Europe's Peace Machinery

The CSCE is strengthening its organization and could face its first big test in the Armenia-Azerbaijan dispute

FOR more than two years, political leaders in Europe and North America have promised to move the Conference on Cooperation and Security in Europe (CSCE) closer to the heart of European security affairs. The international forum would no longer merely deliberate over standards of national conduct, but would get more directly involved in emerging and urgent political crises.

Until recently, though, the CSCE has been kept weak, making only modest reforms. Despite its long experience with ethnic issues, for instance, the CSCE was prevented from playing a role in the Yugoslav crisis; that job was grabbed by the European Community (EC), which was not particularly effective.

The CSCE's new initiative in another ethnic clash - between Armenians and Azerbaijanis in the Nagorno-Karabakh region of Azerbaijan - may represent a real turning point for the group. Foreign ministers meeting in Helsinki last week decided to convene a peace conference to deal with the conflict. The ministerial session kicked off a review conference that will continue until early July and will chart the future course of the CSCE. If the reform proposals under discussion are adopted, it will develop into a much stronger organization.

The 11 states who will take part in the Nagorno-Karabakh peace conference have in effect been designated by the 51 CSCE states to serve as a crisis-management team for the dispute, which has already claimed 1,000 lives. The CSCE's large size is both its main virtue and its biggest hindrance. The CSCE is made up of all the countries of Europe, North America, and the Asian portion of the former Soviet Union (Croatia, Slovenia, and Georgia were added last week). This inclusive membership reinforces the perc eption of the CSCE as a neutral forum, an image that is essential for conflict resolution. French Foreign Minister Roland Dumas acknowledged in Helsinki that the EC was too narrow a group to deal effectively with the Yugoslav crisis and had to pass off to the United Nations.

At the same time, decision making in such a large group is often unwieldy, and moving beyond the CSCE's tradition of consensus is one of the main challenges to the group. Germany is proposing that, as in the case of Nagorno-Karabakh, the CSCE appoint an ad hoc steering committee for each emerging conflict. A senior German diplomat pointed out that as the CSCE tries to become more agile and responsive, "you have to have countries who are responsible [for initiatives]." Responding to concerns among smaller

countries that they might be excluded, he said membership of these committees would be kept open.

Together with France, Germany is also proposing the formation of a court of conciliation. Such a body of experts would rule on some of the legal complexities that might arise as elements of the political settlements being worked out by other CSCE mechanisms. This idea is modeled on a panel, chaired by an eminent French figure, that was used to help establish some legal principles in the Serb-Croat dispute.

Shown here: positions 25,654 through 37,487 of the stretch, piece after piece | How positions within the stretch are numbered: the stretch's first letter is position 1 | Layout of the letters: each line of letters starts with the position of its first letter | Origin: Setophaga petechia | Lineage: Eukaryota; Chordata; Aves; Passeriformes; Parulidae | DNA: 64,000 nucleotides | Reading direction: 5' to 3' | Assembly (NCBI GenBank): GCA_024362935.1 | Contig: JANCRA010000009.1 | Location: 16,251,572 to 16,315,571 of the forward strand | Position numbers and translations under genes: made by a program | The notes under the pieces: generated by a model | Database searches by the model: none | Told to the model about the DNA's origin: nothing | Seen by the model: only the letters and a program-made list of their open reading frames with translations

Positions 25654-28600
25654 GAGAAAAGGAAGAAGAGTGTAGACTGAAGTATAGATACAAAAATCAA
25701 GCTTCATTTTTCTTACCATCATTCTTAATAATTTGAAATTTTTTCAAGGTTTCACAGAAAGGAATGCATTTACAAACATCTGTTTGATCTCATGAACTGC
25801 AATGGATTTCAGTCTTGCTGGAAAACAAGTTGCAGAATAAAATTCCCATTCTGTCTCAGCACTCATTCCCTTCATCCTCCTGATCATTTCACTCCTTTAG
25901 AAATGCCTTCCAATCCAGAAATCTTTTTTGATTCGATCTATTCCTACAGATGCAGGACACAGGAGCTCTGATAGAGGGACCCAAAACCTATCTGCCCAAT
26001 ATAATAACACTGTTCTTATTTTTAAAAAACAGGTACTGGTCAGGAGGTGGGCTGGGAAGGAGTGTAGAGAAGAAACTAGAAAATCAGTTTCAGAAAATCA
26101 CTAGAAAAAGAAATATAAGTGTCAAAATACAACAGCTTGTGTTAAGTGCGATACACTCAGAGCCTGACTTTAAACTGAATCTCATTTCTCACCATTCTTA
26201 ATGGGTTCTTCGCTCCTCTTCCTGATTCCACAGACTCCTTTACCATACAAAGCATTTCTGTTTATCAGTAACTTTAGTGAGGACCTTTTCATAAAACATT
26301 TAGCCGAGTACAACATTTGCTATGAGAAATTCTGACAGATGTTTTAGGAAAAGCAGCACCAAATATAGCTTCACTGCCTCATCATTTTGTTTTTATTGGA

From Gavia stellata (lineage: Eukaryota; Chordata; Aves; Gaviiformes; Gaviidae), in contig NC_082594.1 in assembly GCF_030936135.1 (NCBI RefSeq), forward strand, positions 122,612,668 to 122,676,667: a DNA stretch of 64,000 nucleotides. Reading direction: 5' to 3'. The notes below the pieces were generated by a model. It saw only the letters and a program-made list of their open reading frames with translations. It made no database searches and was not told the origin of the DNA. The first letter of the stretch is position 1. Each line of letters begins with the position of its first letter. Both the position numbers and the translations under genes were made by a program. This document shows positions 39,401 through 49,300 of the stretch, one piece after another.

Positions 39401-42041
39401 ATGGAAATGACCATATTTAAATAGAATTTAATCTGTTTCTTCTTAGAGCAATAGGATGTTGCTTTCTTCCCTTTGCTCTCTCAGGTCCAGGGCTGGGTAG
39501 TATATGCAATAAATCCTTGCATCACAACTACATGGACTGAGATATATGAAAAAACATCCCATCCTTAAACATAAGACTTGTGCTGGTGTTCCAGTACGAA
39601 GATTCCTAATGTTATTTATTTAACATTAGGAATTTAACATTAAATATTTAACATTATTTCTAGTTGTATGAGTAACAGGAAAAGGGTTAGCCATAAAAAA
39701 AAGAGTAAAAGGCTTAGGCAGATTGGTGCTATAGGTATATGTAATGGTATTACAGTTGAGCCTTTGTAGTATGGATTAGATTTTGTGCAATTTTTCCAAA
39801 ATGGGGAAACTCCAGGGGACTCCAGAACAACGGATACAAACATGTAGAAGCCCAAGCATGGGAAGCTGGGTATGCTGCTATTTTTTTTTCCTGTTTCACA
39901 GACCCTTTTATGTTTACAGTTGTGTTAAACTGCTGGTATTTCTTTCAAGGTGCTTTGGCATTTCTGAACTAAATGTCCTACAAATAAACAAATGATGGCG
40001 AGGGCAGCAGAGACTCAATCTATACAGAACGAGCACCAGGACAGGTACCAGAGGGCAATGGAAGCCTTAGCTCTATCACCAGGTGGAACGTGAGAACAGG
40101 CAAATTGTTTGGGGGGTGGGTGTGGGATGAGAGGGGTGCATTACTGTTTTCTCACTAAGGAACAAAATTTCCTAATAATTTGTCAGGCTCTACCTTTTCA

A growing consensus at the Helsinki conference would like to give the CSCE the ability to mandate the deployment of peacekeeping forces, as the UN is currently doing in Croatia. It is unclear, however, whose forces would be used in a CSCE-sanctioned operation. NATO is mentioned as a possibility, as is the Western European Union, which discussed sending forces to Yugoslavia. But many of the countries who have experience in this field do not belong to either of these organizations; they are neutral (Sweden , Switzerland). So while it may not be practical for the CSCE to establish a military structure for peacekeeping, participation in any action will need to be kept open.

It must be hoped that future crises never reach the point where peacekeeping forces are needed. To do its job, the CSCE needs to have its antennae tuned for early stages of conflict. One early warning mechanism being discussed in Helsinki is a Dutch proposal for an ombudsman or high commissioner for national minority concerns who would scout potential flash points.

Along with the Nagorno-Karabakh initiative, this rich menu of ideas brings the discussion about strengthening the CSCE to a new level. Much of the credit for energizing the Helsinki meeting goes to the "troika" of Germany, Czechoslovakia, and Sweden - the previous, current, and upcoming presidents of the CSCE's ruling council. The idea of using such a troika to guide its work is new for the CSCE, which borrowed it from the EC.

It is yet to be seen how the United States will contribute to the Helsinki conference. Over the past two years, the Bush administration has put a brake on the CSCE, vetoing many reform proposals. Secretary of State James Baker III was conspicuously absent from last week's meeting. Still, US support for the Nagorno-Karabakh initiative - as well as its participation in the upcoming peace conference - may signal a more supportive attitude.

The three-month conference in Helsinki is widely seen as a "make or break" moment for the CSCE. Some of the countries that have been strong CSCE supporters are growing impatient. Ambassador Istvan Gyarmati, head of the Hungarian delegation, said, "Helsinki is perhaps the first and surely the last opportunity to operationalize the CSCE."

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